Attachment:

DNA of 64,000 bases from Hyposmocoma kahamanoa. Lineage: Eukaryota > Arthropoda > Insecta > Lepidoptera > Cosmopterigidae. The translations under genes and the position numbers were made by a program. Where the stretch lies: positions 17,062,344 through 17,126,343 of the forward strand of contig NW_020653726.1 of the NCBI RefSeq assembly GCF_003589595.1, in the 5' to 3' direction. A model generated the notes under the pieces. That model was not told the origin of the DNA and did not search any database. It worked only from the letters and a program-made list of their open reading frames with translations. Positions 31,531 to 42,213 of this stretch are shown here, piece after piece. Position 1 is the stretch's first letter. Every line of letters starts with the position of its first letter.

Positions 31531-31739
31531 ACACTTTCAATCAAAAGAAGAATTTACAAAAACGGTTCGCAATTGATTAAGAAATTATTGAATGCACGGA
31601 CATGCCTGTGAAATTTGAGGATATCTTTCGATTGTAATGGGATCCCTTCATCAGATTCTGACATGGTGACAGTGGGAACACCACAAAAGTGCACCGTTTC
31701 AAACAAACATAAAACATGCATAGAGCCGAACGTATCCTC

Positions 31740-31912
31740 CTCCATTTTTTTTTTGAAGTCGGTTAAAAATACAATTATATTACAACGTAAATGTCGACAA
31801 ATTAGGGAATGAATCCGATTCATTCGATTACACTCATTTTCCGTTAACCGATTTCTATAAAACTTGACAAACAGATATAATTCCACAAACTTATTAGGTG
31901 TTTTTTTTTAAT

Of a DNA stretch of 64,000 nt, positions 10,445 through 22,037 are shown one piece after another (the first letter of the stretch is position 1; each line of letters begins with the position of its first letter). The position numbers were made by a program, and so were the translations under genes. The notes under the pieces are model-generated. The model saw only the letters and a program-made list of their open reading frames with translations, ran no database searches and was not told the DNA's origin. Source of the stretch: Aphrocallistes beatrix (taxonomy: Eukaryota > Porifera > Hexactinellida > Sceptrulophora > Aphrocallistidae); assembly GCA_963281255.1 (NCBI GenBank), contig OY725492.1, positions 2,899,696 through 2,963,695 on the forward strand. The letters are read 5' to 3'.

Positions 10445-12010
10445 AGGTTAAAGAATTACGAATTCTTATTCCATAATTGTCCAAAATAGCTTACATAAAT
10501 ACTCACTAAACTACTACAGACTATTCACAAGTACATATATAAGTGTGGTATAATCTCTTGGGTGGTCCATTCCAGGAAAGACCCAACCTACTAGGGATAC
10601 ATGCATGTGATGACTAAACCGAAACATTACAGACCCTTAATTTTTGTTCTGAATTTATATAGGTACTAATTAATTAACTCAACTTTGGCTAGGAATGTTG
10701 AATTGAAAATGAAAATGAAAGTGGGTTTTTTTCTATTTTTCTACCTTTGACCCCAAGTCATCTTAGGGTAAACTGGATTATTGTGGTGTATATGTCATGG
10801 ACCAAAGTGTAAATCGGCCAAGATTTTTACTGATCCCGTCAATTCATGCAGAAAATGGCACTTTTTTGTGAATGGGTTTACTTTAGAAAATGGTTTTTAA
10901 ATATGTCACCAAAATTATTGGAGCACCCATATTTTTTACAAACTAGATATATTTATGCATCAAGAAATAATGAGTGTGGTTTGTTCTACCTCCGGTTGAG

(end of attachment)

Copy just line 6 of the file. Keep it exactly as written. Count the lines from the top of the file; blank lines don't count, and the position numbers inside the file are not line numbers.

Positions 31740-31912